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Prime Ministers and Government Spending: Updated 2021 Edition

Prime Ministers and Government Spending, Updated 2021 Edition is a new study that analyzes program spending by prime minister since Confederation, and finds that in 2020/21, per-person spending reached $17,121—77.0 per cent higher than the previous highest level of per-person spending, which was recorded in 2019/20. In fact, the current federal government is on track to record the five highest levels of per-person spending in Canadian history.

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The Investment Outlook for the Canadian and US Oil and Gas Sectors: Evidence from Financial Metrics

The Investment Outlook for the Canadian and US Oil and Gas Sectors finds that Canada’s unfavourable business environment—which includes higher taxes, more regulation and lack of pipeline capacity—will likely continue to help divert oil and gas investments from Canada to the United States.

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Does the Canada Child Benefit Actually Reduce Child Poverty?

Does the Canada Child Benefit (CCB) Actually Reduce Child Poverty? is a new study that finds the Canada Child Benefit is less effective than the government claims at lifting children out of poverty due to a lack of targeting. In fact, despite spending an additional $5.6 billion in 2019-20, the new Canada Child Benefit only moved an estimated 90,900 children above Statistics Canada’s Low-Income Cut-Off, a key measure of low-income.

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Rethinking Long-Term Care in Canada: Lessons on Public-Private Collaboration from Four Countries with Universal Health Care

Rethinking Long-Term Care in Canada is a new study that compares Canada to other high-income countries—Germany, Japan, the Netherlands, and Sweden—with older populations that have leveraged collaboration between the public and private sectors to better meet the needs of their elderly population, granting them more autonomy and freedom to organize their own care as they see fit.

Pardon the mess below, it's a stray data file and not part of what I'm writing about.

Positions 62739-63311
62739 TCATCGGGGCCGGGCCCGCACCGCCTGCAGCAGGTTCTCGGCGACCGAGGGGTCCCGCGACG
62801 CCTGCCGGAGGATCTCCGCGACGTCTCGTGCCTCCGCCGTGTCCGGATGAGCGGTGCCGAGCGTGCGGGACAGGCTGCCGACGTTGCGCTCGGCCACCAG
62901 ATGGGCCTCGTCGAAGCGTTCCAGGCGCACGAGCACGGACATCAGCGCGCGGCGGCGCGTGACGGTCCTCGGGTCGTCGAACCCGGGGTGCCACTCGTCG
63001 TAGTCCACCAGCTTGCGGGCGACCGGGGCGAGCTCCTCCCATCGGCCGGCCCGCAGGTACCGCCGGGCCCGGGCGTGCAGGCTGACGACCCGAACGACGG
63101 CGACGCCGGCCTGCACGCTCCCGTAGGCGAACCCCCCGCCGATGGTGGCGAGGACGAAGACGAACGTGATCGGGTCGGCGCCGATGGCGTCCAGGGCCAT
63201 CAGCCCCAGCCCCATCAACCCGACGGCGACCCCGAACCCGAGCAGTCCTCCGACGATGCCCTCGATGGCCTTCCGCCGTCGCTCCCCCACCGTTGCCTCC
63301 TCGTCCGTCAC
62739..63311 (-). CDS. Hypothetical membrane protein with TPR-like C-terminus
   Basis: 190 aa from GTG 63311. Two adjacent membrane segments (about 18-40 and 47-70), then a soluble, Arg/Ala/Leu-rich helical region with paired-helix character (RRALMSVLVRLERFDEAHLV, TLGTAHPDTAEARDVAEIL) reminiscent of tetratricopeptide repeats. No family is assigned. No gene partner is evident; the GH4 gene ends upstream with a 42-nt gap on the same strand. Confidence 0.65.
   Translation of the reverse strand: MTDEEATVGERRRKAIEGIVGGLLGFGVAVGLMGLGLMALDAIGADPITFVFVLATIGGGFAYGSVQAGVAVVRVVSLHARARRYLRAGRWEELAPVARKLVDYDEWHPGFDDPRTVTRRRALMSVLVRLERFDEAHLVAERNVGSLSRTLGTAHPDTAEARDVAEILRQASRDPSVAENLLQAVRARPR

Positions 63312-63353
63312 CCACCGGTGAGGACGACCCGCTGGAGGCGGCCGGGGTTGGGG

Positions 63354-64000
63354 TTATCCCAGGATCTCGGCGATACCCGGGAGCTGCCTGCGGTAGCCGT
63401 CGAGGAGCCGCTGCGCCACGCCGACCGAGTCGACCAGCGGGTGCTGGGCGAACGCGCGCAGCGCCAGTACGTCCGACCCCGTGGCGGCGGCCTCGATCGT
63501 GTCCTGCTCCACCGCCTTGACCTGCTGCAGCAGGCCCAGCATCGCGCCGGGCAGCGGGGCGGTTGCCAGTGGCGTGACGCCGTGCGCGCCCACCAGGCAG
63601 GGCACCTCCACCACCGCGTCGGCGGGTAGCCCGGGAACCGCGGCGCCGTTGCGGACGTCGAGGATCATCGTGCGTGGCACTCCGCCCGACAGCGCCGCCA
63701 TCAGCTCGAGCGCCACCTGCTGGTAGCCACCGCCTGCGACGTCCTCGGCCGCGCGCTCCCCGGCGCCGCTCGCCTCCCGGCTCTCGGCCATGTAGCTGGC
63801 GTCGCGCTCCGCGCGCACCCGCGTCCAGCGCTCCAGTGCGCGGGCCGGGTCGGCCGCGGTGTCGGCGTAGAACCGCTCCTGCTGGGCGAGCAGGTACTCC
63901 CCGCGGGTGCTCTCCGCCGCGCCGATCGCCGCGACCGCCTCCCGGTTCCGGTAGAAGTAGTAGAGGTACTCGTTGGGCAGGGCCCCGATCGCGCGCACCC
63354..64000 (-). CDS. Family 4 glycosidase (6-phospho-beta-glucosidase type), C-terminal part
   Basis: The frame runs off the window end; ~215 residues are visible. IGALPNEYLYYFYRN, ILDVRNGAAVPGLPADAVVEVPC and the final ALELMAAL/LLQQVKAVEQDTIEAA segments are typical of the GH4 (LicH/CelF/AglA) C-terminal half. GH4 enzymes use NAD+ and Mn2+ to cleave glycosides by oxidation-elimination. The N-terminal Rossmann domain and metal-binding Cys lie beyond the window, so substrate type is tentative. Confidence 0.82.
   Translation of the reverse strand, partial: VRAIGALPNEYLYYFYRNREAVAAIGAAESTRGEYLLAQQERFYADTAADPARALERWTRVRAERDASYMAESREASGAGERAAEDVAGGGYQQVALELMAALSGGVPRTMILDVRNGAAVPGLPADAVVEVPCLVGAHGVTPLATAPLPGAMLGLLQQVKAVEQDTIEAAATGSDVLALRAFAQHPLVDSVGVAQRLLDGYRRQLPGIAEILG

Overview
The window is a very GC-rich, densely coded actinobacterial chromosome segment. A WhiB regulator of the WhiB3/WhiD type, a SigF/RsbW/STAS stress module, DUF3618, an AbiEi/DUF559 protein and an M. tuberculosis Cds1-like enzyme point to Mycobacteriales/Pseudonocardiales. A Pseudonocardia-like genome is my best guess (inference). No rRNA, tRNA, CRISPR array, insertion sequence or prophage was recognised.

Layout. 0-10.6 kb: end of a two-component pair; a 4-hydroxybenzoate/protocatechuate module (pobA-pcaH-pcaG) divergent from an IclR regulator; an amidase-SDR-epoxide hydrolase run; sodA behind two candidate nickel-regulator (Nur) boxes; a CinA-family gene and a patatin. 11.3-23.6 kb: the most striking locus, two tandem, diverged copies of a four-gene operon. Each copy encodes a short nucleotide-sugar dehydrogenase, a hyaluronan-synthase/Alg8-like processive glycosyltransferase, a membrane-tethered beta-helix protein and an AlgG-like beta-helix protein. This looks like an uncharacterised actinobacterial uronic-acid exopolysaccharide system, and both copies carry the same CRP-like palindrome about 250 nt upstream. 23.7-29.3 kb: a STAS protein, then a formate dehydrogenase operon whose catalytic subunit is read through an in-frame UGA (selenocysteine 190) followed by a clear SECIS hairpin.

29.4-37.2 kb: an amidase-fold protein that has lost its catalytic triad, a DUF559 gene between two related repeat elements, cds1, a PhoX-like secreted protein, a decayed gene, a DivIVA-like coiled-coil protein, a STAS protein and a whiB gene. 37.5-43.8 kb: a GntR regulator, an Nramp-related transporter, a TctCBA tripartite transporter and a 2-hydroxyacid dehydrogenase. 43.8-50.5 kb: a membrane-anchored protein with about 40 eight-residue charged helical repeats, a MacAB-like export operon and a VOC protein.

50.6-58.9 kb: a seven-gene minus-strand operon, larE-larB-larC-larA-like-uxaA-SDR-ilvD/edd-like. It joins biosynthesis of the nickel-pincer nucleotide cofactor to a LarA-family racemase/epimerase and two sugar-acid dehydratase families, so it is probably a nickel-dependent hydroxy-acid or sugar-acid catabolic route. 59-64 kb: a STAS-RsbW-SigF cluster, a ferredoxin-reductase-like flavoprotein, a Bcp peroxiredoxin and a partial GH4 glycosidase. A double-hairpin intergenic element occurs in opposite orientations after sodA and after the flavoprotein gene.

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Canada’s Faltering Business Dynamism and Lagging Innovation

Canada’s Faltering Business Dynamism and Lagging Innovation is a new study that examines how economic growth and business investment have been faltering in Canada. The study finds that Canada’s economic growth (measured by GDP, adjusted for inflation) over the past decade was the slowest since the 1930s, stalling productivity and hampering the country’s ability to encourage innovation or new business start-ups.

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An Assessment of Recent Economic Performance and Business Investment Growth in Ontario

An Assessment of Recent Economic Performance and Business Investment Growth in Ontario finds that the average rate of economic growth from 2000 to 2019 (excluding 2020 due to the COVID-19 pandemic) was weaker in Ontario than it was in the other large Canadian provinces. In fact, Ontario’s rate of business investment growth over the same period was the third lowest in Canada ahead of just New Brunswick and Nova Scotia.

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The Price of Public Health Care Insurance, 2021

The Price of Public Health Care Insurance, 2021 finds that a typical Canadian family with an average household income of $150,177 will pay $15,039 for public health care this year, and that health-care costs have increased 177.6 per cent since 1997 compared to a 109.9 per cent increase in average incomes.